“You have just seen the Premier League champions today!” So said Sir John Hall, purring with pleasure, speaking to a Sky Sports interviewer. It was 20th October 1996, and his Newcastle United team, under the charismatic guidance of Kevin Keegan, had just delivered the sort of spanking to Sir Alex Ferguson’s Manchester United the like of which the irascible Scot’s team were far more used to handing out rather than enduring. Geordie joy was fulsome, and they feasted on it. Sad to say though, for that passionate band of fans, it wasn’t the herald of a new dawn, it was the last flaring from the embers of a dying dream.
The previous season, Keegan’s Magpies had thrilled the domestic football scene and to many appeared bound for a league title that St James Park hadn’t seen hide nor hair of since 1927. But it was more than that. The team Keegan assembled played with a vim and vigour that spoke of a joy for the game. The had flags flying. They had bugles sounding. And they charged down that hill.
Naïve? Yes. Occasionally exposed weaknesses? Often, to be honest. There was however hardly a dull game when the Newcastle United team of that era was involved. This was the club that so many fans not involved in the title shakedown – unless they travelled along those ‘United Roads’ – wanted to see win the title. It sounds trite to say it, but it would have been for the best. Not terribly unlike fans wanting Leicester City to achieve the feat when Ranieri’s Fearless Foxes did the impossible in 2016. To some, all that may sound like some kind of rose-tinted memory, but to give perspective to the narrative, I’m no Newcastle fan. My club allegiances lie elsewhere. I am, however, a football fan.
That 1995-96 season had seen the Magpies establish a 12-point lead, before watching it insidiously whittled away by the remorseless trophy-machine that Ferguson had created at Old Trafford. Towards the end of the season, when the pressure was being ramped up, many thought the wily Scot played the younger Keegan like a puppet, pulling the strings of his perhaps over eager enthusiasm and passion. The denouement being the famous outburst of “I’d love it if we beat ‘em. Love it!” United had already gone to St James Park and won through a single Cantona strike when a home win may have put the title to bed. The Magpies fell away, and the trophy resided at Old Trafford once more.
Driven on by passion though, Keegan then pulled on some strings of his own. He managed to loosen the ones securing Hall’s purse after playing on the ones of Alan Shearer’s heart, persuading the striker to sign for his home town club in a world record transfer. Perhaps the most satisfying aspect of the deal for the Geordies – aside from landing the player of course – was that Shearer had apparently turned down guaranteed glory and medals at Old Trafford to don the black and white stripes and Newcastle’s iconic number nine shirt. Newcastle United would come again in the new season.
Things didn’t start out as planned when a comprehensive 4-0 defeat to Manchester United in the Community Shield game suggested that Ferguson still had Newcastle’s number. There were enough encouraging signs from Shearer though that better times lay ahead. Sure enough, as the season began in earnest, a front line of David Ginola, Peter Beardsley, Les Ferdinand and Shearer began to deliver, as they were surely bound to do, and Newcastle were prominent in the early months of the league. How good were they? Well, Colombian star striker, Faustino Asprilla had trouble getting off the bench. The date in October, when Manchester United were to travel to the north-east, always looked like a key test of the mettle of Keegan and Newcastle. The Geordie fans wanted to acclaim a new dawn. Tell you what, they’d love it if they beat ‘em!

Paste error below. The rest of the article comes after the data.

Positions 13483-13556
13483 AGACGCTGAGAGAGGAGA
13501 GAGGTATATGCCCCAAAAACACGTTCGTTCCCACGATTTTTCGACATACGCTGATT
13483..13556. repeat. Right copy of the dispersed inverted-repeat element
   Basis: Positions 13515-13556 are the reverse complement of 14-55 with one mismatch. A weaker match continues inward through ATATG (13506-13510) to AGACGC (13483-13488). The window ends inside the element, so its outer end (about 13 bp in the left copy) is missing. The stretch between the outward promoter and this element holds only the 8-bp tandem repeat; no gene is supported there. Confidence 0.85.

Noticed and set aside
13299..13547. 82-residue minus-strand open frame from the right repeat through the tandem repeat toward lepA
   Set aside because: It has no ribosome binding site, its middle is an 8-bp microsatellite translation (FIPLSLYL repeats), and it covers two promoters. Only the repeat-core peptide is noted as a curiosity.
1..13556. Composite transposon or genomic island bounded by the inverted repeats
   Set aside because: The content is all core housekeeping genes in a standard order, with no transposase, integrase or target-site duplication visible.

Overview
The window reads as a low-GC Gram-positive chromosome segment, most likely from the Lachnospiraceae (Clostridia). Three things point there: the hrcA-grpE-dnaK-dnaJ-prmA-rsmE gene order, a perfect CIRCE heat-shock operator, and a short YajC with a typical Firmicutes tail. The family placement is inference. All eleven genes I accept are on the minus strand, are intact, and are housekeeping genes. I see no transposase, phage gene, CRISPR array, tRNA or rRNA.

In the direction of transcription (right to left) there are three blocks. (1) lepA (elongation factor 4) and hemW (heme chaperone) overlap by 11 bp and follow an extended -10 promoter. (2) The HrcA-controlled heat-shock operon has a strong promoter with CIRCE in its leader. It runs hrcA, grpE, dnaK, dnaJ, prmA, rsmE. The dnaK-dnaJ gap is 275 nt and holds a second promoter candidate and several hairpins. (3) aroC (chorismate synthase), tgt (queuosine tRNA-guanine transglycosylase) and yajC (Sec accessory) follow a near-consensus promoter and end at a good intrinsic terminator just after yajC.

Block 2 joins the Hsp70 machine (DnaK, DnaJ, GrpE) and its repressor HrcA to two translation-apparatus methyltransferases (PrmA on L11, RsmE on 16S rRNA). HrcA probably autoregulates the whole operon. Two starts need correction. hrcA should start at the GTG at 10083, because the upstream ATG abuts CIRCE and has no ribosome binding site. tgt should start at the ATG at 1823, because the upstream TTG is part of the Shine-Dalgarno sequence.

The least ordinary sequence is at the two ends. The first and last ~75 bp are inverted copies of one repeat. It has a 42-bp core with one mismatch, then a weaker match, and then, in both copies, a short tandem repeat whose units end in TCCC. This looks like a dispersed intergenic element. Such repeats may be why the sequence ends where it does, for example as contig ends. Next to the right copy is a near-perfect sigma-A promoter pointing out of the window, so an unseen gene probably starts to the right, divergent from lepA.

The teams selected for the game could be said to reflect their managers’ approach. Keegan’s Ace cards were all in his front line, with the four forwards in place. The defence was earnest in construction; Srnicek in goal and the likes of Watson, Peacock and Beresford being solid and proficient, but in amongst the mix was the Belgian, Phillipe Albert, who had more than a touch of the Maverick about him as he would prove with the most delicate of coup de grace as the game reached its climax.
In midfield, Batty was the terrier and Rob Lee the terror, coming from deep to score big goals. Alan Shearer would later describe the less than subtle philosophy of the manager. “Kevin Keegan went for broke with an attacking team. He loved to see all-out attack, often to his downfall, but when it came off it was spectacular to watch.” Unfurl those flags and prepare those bugles.
On the other hand, United’s team was structured much as the one that had travelled up north and returned with the spoils the previous season. Ferguson had the redoubtable Peter Schmeichel in goal, with the experienced back line of Gary Neville, David May, Gary Pallister and Denis Irwin. The midfield had a dogged determination about it with erstwhile centre back Ronny Johnssn working alongside Nicky Butt in the engine room, plus Poborsky and Solksjaer flanking Cantona, as the lone front man.
On their previous visit, United had stifled Newcastle’s early endeavour and thrusting enterprise, settled into the game and ended up as probably worthy winners. Repeat the performance, and Ferguson could metaphorically return Keegan to his back pocket, knowing that Newcastle’s threat for the title was under control. This game though would be as much unlike that of the previous season as Ferguson’s demeanour was to Keegan’s.